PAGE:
Stock index futures rose on Wednesday, as the dollar fell and investors awaited data that could offer insight into how firmly a recovery is taking hold.
With five closely watched indicators on tap, investors will have plenty of numbers to assess the strength of the recovery and whether the S&P's 22 percent rise this year still has legs.
The most important datapoint may be weekly jobless claims, coming a day early because of the U.S. Thanksgiving Day holiday, to measure the strength of the labor market.
The tendency of the market has been to move higher with thoughts of recovery, but unemployment is the main sticking point, said Rick Meckler, president of LibertyView Capital Management in New York. For the markets to move up significantly today, the employment number will have to be positive.
Meckler added that the markets historically perform well going into the Thanksgiving holiday. Absent poor economic news, it's likely to be an up day, he said.
S&P 500 futures rose 5.7 points and were above fair value, a formula that evaluates pricing by taking into account interest rates, dividends and time to expiration on the contract. Dow Jones industrial average futures gained 25 points, while Nasdaq 100 futures rose 8.25 points.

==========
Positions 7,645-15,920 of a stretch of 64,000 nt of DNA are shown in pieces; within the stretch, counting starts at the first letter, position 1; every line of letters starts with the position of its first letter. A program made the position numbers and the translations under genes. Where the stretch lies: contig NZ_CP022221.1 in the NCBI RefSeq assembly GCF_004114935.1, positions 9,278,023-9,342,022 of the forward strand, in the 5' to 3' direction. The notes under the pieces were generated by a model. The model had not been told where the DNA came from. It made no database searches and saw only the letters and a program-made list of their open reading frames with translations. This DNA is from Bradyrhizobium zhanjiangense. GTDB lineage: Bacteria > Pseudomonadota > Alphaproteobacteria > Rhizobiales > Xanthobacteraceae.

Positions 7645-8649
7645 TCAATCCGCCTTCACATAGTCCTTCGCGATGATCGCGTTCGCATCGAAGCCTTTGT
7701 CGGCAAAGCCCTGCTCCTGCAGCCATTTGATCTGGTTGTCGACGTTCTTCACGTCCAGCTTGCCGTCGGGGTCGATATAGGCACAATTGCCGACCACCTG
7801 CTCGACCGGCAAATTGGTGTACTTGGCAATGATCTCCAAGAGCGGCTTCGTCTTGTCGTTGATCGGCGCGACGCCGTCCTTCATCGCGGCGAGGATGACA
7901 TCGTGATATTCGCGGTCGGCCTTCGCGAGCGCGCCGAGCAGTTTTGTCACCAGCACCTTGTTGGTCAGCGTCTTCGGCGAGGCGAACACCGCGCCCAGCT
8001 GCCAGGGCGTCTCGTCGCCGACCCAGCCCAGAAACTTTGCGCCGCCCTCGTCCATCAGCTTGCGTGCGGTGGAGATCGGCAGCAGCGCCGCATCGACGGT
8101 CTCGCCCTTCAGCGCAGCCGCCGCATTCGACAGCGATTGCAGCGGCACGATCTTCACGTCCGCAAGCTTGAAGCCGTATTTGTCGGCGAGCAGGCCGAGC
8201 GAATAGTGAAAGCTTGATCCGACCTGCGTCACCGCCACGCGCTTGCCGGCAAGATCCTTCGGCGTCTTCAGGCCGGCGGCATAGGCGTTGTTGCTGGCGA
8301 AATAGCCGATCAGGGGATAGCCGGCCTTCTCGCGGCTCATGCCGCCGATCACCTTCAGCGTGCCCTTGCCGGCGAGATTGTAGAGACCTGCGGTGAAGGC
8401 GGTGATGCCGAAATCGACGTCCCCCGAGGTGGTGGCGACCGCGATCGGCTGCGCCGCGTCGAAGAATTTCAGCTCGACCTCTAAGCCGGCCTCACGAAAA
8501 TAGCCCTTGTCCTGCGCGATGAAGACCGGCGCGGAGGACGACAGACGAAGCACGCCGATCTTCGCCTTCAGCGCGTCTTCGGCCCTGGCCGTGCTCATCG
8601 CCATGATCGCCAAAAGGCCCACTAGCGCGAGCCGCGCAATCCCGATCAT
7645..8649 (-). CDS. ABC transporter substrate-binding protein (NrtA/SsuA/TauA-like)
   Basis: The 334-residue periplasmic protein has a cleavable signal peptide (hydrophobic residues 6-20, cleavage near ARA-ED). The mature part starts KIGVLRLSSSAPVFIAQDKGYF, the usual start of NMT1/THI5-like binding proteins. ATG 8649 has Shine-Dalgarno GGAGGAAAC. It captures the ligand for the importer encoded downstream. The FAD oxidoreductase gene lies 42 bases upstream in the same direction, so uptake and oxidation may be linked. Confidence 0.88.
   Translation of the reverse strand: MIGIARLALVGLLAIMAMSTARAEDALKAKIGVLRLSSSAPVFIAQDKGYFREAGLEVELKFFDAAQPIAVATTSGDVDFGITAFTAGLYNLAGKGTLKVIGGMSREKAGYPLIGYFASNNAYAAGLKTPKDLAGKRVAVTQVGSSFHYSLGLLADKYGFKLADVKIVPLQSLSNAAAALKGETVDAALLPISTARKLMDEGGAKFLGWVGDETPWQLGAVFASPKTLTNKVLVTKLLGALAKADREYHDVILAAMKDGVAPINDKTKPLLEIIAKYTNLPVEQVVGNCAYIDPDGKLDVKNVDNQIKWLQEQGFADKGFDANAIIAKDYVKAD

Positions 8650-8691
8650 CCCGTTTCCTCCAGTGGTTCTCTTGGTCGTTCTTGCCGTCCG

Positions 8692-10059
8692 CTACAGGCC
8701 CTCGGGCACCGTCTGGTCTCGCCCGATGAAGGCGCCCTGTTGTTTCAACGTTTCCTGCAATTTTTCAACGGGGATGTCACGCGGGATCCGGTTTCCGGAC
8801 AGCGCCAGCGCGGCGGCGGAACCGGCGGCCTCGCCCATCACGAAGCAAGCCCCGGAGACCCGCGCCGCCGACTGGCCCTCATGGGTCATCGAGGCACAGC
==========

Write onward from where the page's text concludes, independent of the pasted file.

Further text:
The U.S. dollar index <.DXY> fell 0.7 percent, dropping to a 15-month low against a currency basket after U.S. Federal Reserve minutes showed that policymakers saw the dollar's recent decline as orderly.
The decline on Wednesday boosted commodities, lifting gold to record highs at $1,182.10 an ounce in Europe, while January crude futures by 0.4 percent to $76.31 per barrel.
Luxury retailer Tiffany & Co advanced 7 percent to $44.75 in premarket trading after the company reported a bigger-than-expected quarterly profit and said sales growth in November so far has been similar to its expectations.
Farm equipment maker Deere & Co fell 2.7 percent to $50.90 before the bell after reporting a fourth-quarter loss and projecting a decline in its equipment sales in 2010.
According to data from the Mortgage Bankers Association, demand for U.S. home loans slipped last week even as mortgage rates hovered near record lows.
U.S. stocks fell on Tuesday on lackluster economic data, though the losses eased after the Fed raised its growth expectations.
(Editing by Jeffrey Benkoe)